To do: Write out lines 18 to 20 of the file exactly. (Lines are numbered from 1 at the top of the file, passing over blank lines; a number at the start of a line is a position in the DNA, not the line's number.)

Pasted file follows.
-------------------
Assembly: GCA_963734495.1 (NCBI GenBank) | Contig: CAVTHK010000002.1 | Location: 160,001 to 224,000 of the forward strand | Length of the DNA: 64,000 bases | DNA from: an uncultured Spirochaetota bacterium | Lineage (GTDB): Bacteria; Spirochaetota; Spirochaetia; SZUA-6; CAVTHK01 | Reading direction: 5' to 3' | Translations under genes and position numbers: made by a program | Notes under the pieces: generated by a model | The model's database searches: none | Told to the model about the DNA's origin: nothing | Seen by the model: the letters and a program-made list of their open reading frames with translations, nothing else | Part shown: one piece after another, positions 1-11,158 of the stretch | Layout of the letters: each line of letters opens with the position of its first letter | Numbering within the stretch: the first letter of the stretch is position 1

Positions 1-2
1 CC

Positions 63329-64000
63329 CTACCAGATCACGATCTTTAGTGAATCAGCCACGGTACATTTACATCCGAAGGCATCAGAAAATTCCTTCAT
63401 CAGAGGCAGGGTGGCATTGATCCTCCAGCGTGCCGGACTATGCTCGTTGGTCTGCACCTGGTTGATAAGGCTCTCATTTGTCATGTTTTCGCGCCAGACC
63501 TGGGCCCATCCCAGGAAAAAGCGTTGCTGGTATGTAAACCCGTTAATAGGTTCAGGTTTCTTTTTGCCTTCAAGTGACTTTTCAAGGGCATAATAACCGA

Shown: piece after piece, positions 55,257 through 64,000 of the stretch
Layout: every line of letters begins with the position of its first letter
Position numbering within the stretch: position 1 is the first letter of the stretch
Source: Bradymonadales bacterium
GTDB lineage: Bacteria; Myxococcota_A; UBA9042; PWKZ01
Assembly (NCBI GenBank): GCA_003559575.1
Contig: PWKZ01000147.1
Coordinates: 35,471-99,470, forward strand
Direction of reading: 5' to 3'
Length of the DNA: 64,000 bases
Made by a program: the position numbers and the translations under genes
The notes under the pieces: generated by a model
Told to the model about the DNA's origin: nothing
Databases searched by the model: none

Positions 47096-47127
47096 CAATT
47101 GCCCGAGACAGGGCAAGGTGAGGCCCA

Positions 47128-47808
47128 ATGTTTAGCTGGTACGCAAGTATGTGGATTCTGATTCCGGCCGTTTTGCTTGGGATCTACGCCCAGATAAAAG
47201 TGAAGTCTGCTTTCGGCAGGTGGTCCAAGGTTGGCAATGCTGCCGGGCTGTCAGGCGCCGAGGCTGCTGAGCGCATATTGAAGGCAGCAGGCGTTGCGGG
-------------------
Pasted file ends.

Made by a program: the position numbers and the translations under genes
The notes under the pieces: generated by a model
Told to the model about the DNA's origin: nothing